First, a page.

Plus Grey has learned adapted a few of his moves too, which sadly can be quite successful. Demonstrating that there is an art to wooing humans.

Tuesday, February 13, 2018

Working through the waiting pain

It's been 7 days since my interview. The emotional roller coaster that comes with waiting reminds me of how much I loathed dating in my younger years. Between moments of despair where I'm kicking myself from not making a better impression to high moments where I'm feeling optimistic to moments where I just don't care anymore, it's been an interesting few days.

This morning, I made the decision to get back on the job application horse, specifically in the form of drafting my first pain letter. After spending the past couple of days researching and determining who the hiring managers are, I'm been ignoring every bit of worry and anxiety and reaching out to complete strangers with the idea of simply getting on their radar. So far, I haven't died from hitting the "Send" button. But my reward tonight is to crawl under a blanket with these two.


I hate waiting. Uncertainty is nothing short of the 9th circle of hell for me, especially when so much is riding on decisions that I no longer have control over. So I'm learning to work through the waiting pain, giving myself plenty of distractions while also being mindful that something will pan out in the end. Despite the fact that my anxiety is trying to convince me otherwise.

Monday, February 12, 2018

#MicroblogMondays: In the aftermath

Not sure what #MicroblogMondays is? Read the inaugural post which explains the idea and how you can participate too.

This last week was filled with a lot of firsts. The first time I've flown alone with the Beats, the first extended trip for Grey (he began his new position this week, which is 10 days of him out on the West Coast), first purchases and uses of new electronics to keep the Beats occupied, the first time we've ever hired a pet sitter (and another post to come given that Jaxson has a new girlfriend). And the first time I've spent more than 8 hours away from the Beats.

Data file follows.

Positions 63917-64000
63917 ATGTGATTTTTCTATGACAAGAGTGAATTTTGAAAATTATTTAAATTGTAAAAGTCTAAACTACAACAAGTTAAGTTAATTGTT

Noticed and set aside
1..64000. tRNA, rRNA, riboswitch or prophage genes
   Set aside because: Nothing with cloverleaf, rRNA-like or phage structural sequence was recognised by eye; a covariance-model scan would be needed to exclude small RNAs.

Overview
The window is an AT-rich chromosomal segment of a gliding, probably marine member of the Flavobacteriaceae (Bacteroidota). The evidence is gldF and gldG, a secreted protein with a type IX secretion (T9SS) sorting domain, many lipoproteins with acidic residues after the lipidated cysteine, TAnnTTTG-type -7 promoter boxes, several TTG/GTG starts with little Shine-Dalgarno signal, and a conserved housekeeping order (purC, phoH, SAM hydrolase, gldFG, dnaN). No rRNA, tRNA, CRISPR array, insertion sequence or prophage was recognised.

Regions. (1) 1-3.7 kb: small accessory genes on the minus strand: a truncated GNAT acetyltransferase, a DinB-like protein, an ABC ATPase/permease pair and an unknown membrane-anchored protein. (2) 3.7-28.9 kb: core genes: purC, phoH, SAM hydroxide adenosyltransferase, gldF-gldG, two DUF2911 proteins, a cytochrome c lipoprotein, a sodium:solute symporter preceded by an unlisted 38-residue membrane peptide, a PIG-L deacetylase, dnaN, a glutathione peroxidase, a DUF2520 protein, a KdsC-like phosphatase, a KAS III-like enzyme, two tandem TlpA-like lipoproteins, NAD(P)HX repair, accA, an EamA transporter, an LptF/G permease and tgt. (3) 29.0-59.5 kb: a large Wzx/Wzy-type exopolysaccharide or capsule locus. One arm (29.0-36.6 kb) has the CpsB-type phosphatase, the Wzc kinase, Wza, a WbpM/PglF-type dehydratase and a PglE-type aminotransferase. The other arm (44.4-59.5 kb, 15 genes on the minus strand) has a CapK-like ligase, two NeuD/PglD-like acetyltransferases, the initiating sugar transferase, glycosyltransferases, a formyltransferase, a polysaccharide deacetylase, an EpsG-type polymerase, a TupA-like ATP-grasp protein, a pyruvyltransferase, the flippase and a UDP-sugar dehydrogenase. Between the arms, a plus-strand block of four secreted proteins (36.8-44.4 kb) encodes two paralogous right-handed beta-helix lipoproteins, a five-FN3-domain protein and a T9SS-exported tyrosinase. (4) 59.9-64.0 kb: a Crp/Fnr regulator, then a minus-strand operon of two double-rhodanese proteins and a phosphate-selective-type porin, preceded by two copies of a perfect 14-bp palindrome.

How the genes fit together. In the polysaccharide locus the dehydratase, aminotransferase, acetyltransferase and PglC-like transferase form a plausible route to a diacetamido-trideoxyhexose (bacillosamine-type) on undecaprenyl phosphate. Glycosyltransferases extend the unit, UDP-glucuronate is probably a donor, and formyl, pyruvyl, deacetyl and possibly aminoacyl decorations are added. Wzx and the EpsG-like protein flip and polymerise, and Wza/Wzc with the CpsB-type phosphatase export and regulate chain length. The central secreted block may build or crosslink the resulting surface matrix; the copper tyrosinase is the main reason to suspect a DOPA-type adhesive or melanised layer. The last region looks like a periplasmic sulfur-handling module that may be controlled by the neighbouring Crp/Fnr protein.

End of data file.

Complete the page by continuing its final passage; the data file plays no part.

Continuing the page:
I'll spare you the details of how traveling with two 4 years solo for the first time went, but the whole situation went better than expected even though its clear everyone involved was stressed out. Still we're all recovering from two 3 hour time changes and another weekend to recover is direly needed.

In addition to this, I survived my interview. I went in feeling prepared and excited, walking out feeling confident that all had gone well. I even managed to catch the earlier flight back to Seattle and got a free glass of Prosecco, which I took to be a good omen.

By Friday all of that had worn off, with me second-guessing the interview (was just shy of 2 hours even though they told me to expect 2-3) and me realizing I accidentally called one of the founders by the wrong name. Cue lots of kicking myself.

The truth is, there was a lot that could have gone better all around. From navigating the airport to entertaining the kids to working on my interviewing skills (hence all the beating myself up). But I learned a lot, particularly with what we can do this. All the things that were seemingly impossible before, like flying solo with 2 small children, spending the night away and me even going on an interview for an position in industry, is now possible.

The past few days there's been a lot of conflicting emotions, fueled by the fact I'm in limbo with waiting on a decision combined with knowing that I have to move on with job hunting and the rest of my day-to-day. There's so much uncertainty on the horizon with preparing for this cross-country move, enough of which that my grey hairs are increasing in number almost daily. But there's so much excitement too. Grey is loving his new position and the company is treating him incredibly well.

So we're living in the aftermath of this first leg of the journey. Attempting to get back into the swing of things for a chapter that is coming to an end. All with me trying to find a way to end it on a positive note, setting the stage for what is to come.